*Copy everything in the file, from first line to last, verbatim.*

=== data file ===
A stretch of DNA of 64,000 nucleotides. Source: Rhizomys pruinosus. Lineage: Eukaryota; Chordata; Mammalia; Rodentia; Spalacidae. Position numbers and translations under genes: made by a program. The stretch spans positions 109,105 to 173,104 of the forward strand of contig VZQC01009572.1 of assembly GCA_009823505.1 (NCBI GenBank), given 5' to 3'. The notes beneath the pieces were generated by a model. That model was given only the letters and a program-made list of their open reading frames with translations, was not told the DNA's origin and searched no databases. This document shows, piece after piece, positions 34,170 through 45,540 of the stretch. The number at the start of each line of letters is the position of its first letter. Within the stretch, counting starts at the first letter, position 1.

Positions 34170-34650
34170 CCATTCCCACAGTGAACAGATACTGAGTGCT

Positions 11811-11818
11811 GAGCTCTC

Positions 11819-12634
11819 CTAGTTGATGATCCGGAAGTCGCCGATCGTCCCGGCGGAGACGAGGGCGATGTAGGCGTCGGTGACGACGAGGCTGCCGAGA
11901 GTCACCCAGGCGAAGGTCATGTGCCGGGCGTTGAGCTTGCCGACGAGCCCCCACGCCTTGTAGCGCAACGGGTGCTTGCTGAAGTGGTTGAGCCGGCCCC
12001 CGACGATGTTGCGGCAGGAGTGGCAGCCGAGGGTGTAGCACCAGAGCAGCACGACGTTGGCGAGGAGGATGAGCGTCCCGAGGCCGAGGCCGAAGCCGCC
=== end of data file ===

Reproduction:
A stretch of DNA of 64,000 nucleotides. Source: Rhizomys pruinosus. Lineage: Eukaryota; Chordata; Mammalia; Rodentia; Spalacidae. Position numbers and translations under genes: made by a program. The stretch spans positions 109,105 to 173,104 of the forward strand of contig VZQC01009572.1 of assembly GCA_009823505.1 (NCBI GenBank), given 5' to 3'. The notes beneath the pieces were generated by a model. That model was given only the letters and a program-made list of their open reading frames with translations, was not told the DNA's origin and searched no databases. This document shows, piece after piece, positions 34,170 through 45,540 of the stretch. The number at the start of each line of letters is the position of its first letter. Within the stretch, counting starts at the first letter, position 1.

Positions 34170-34650
34170 CCATTCCCACAGTGAACAGATACTGAGTGCT

Positions 11811-11818
11811 GAGCTCTC

Positions 11819-12634
11819 CTAGTTGATGATCCGGAAGTCGCCGATCGTCCCGGCGGAGACGAGGGCGATGTAGGCGTCGGTGACGACGAGGCTGCCGAGA
11901 GTCACCCAGGCGAAGGTCATGTGCCGGGCGTTGAGCTTGCCGACGAGCCCCCACGCCTTGTAGCGCAACGGGTGCTTGCTGAAGTGGTTGAGCCGGCCCC
12001 CGACGATGTTGCGGCAGGAGTGGCAGCCGAGGGTGTAGCACCAGAGCAGCACGACGTTGGCGAGGAGGATGAGCGTCCCGAGGCCGAGGCCGAAGCCGCC